Afghanistan - Working conditions



Most of the Afghan labor force in 2001 was employed in agriculture, domestic trade, and, increasingly, cross-border trade. There are no exact figures, but it is estimated that many Afghans work as casual laborers in neighboring Pakistan and Iran. While income derived from remittances is not known, it is estimated to be increasing by the year. Unemployment has risen significantly in services, industries, and other formal institutions since the civil war began. Afghanistan's total workforce was estimated in 1997 as 8 million. The unemployment rate in 1995 was estimated at 8 percent, according to the CIA.

The Taliban's harshly discriminatory policies against women have affected the Afghan economy in a devastating way by cutting the labor force by almost three-quarters. The UN estimates that 60 to 75 percent of the Afghan population is composed of women, and there are hundreds of thousands of widows in Afghanistan, of whom 50,000 live in Kabul alone. Over 150,000 women in Kabul were not allowed to work under the Taliban.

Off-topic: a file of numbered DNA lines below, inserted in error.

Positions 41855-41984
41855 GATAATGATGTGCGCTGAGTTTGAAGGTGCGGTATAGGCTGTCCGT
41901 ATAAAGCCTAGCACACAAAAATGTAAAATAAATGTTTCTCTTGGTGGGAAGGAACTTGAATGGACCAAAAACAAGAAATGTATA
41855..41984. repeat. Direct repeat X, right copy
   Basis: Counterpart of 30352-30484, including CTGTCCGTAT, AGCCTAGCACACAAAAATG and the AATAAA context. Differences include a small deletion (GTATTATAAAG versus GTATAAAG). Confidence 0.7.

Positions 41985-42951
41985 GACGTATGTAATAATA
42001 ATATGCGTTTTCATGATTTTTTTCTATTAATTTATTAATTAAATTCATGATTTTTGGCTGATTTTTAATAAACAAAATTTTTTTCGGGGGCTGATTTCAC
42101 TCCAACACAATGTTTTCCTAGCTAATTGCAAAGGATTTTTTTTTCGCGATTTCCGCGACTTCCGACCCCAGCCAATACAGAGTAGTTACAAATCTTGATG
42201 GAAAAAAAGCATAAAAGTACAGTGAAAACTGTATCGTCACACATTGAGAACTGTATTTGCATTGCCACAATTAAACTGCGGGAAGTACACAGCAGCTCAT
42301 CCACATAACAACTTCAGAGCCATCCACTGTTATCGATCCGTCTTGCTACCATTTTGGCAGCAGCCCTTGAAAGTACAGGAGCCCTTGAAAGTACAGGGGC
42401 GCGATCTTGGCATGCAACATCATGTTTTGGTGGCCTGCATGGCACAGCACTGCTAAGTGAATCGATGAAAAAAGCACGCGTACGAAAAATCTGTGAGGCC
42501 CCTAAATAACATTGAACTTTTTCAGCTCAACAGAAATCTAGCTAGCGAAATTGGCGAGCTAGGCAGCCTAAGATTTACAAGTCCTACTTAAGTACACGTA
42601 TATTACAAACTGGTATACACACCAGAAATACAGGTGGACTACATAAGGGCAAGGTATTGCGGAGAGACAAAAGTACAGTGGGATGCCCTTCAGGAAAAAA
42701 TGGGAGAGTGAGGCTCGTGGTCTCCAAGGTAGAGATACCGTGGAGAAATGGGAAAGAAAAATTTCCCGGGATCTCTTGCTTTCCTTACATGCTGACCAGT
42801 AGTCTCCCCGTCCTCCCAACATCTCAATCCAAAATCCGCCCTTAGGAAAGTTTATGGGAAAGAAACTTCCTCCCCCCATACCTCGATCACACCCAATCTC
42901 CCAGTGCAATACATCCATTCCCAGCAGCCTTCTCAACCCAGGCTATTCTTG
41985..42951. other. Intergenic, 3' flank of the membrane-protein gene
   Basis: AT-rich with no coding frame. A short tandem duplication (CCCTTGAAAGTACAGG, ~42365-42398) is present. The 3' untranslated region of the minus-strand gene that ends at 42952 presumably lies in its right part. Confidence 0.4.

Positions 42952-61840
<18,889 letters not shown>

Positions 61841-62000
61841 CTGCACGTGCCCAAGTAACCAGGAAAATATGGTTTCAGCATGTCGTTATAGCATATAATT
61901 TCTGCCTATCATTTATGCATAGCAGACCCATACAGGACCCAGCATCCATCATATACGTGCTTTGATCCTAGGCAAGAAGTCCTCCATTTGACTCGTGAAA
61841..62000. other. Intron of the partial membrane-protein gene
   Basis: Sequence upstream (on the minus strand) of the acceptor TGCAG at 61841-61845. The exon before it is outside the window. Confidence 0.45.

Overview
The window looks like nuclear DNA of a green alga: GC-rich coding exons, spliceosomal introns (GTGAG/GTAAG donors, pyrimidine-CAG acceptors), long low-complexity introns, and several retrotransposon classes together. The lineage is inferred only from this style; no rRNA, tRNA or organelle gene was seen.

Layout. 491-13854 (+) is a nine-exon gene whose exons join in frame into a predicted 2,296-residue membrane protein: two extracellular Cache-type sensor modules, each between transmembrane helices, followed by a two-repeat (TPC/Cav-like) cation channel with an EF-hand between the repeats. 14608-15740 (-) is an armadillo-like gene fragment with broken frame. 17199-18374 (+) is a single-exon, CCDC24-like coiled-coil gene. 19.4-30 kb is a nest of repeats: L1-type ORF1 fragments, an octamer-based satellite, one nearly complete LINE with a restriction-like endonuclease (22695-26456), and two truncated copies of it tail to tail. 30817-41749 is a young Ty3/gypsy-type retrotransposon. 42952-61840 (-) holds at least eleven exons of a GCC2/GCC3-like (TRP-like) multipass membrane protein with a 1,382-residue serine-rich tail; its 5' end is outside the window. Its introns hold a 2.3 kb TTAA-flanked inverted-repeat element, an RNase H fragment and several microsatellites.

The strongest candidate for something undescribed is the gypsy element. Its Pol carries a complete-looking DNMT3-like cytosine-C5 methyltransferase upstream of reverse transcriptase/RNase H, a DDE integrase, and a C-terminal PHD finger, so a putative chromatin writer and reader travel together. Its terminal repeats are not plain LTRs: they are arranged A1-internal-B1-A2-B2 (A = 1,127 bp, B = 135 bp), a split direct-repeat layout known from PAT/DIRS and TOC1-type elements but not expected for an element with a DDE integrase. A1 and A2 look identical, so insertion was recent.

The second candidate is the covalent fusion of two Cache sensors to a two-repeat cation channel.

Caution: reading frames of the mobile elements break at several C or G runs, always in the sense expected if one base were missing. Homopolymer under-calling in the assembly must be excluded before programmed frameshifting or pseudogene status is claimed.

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Dec 8, 2010 @ 1:13 pm
This article is okay. Why is the taliban here in afghanistan?

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